* The C$400 mln was announced in budget
* Ottawa wants to keep entrepreneurs, woo back investors
* Venture fundraising has dropped since dot-com bubble
* Gov't wants to attract foreign expertise and capital
By Leila Lemghalef
MONTREAL, Jan 14 Canadian Prime Minister Stephen
Harper announced a plan on Monday to provide C$400 million ($408
million) in venture capital to stem the loss of young
entrepreneurs to the United States and to rekindle investor
interest in providing start-up funds for new ventures.
The money comes in response to consultations that showed
venture capital returns have been poor across the world and
venture-capital fundraising in Canada has declined since 2001
following the burst of the dot-com bubble.
Governments have been the dominant source of venture capital
funding in Canada recently, and a government statement on Monday
said the consultations found that reasonable government
incentives would be needed "to attract institutional investors
who have left the asset class in Canada over the past decade".
"We will provide the resources needed to put Canada's
venture capital industry on the path to sustainability and
ensure Canada's high-potential firms have the resources they
need to succeed," the statement quoted Harper as saying.
One of the goals is to deepen the pool of experienced fund
managers in Canada, "including by attracting foreign expertise
and capital to Canada's venture capital market," the statement
The overall amount was announced in the March budget, but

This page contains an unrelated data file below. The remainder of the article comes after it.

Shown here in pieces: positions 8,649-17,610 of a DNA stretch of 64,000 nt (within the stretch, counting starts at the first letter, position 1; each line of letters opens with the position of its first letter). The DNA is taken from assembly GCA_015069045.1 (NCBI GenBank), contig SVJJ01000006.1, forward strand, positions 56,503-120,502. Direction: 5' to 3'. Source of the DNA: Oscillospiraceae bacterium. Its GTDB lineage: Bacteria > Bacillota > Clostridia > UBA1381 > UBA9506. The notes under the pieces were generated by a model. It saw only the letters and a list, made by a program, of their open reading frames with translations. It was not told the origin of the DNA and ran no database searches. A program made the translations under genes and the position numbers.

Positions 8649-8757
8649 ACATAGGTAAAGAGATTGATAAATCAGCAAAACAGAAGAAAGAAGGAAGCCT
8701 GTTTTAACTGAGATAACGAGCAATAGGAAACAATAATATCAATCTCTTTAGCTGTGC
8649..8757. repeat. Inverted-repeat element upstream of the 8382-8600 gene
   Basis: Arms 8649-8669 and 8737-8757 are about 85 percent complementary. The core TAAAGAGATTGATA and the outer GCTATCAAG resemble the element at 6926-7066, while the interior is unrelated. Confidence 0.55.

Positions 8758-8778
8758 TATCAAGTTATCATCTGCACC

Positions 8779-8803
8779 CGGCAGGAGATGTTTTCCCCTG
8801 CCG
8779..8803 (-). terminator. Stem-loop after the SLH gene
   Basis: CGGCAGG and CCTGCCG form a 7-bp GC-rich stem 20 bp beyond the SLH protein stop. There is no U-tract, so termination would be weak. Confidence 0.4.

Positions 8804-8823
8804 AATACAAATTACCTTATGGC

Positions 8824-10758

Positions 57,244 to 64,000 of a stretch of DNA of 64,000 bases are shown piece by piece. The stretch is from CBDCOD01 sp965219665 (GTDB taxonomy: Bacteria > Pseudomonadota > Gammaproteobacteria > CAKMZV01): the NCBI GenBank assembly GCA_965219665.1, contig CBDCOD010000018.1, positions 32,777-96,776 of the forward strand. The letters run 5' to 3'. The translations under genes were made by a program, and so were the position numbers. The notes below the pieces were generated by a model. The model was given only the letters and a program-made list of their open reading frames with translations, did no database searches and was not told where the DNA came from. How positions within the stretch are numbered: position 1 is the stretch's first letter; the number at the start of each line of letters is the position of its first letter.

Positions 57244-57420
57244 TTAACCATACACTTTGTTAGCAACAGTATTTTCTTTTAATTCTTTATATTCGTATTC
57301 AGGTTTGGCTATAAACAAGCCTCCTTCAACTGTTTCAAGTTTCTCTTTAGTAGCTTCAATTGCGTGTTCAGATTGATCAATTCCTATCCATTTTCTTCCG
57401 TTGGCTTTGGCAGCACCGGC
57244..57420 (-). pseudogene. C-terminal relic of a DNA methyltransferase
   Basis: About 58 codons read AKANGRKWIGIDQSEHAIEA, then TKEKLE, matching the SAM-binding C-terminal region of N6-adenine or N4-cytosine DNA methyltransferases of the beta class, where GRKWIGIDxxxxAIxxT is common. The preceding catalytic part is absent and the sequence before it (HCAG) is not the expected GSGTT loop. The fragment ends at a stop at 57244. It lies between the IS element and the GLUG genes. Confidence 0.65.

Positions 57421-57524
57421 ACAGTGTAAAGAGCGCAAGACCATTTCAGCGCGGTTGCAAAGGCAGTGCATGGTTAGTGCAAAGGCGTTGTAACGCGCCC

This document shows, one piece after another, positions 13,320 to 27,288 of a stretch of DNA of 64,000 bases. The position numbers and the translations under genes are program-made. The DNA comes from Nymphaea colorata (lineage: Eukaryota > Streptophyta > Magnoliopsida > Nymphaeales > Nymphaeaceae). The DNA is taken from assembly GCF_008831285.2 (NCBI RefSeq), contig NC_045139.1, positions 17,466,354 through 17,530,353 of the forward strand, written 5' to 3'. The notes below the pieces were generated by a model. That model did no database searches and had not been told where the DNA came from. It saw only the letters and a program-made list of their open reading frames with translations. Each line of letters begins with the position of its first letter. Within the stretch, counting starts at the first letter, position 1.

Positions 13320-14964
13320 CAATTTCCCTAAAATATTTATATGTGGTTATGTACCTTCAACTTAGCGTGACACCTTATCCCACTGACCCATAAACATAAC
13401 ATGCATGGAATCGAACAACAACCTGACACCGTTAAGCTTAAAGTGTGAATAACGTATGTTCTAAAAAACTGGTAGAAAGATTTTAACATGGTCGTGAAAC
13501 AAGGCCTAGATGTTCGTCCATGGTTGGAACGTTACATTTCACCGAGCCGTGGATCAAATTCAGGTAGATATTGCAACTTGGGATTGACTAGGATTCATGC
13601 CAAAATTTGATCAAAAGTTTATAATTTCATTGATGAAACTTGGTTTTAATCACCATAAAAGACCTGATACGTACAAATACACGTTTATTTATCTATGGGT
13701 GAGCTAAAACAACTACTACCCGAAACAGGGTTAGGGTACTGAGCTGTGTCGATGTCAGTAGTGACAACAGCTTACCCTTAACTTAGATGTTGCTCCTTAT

the government has now decided how to allocate the funds over
the next seven to 10 years. The breakdown is as follows:
- C$250 million to establish two new, private-sector-led
national "funds of funds" that will invest in other
venture-capital funds, in partnership with institutional and
corporate strategic investors as well as with interested
- Up to C$100 million to recapitalize existing large private
sector-led funds of funds in partnership with willing
- Up to C$50 million in three to five existing,
high-performing venture-capital funds in Canada.
"The principal focus here is on young entrepreneurs and the
fact that we are losing young entrepreneurs and their businesses
to American enterprises, to larger enterprises," Finance
Minister Jim Flaherty, flanking Harper at a news conference,
"We know of thousands of young entrepreneurs in Quebec and
across the country that need the kind of support that is
Montreal in particular is a hub for start-up companies
involved in video games.
The government is also planning at some point to create a
new start-up visa to attract high-tech and other entrepreneurs
to immigrate to start new companies. Venture capital funds would
identify candidates for the visas.
Harper, a Conservative who once railed against corporate
welfare, said that his philosophy was the reason the
venture-capital package is stressing that the private sector
will take the lead in the program.
"We don't want governments to choose winners and losers by
political criteria, and therefore we're working with the private
sector," he said.
Peggy Nash of the left-leaning opposition New Democrats said
the new funding would have little meaningful impact in
addressing a sector that has been underperforming for a decade.
"The prime minister's venture-capital plan amounts to just
peanuts and won't get the job done," she said.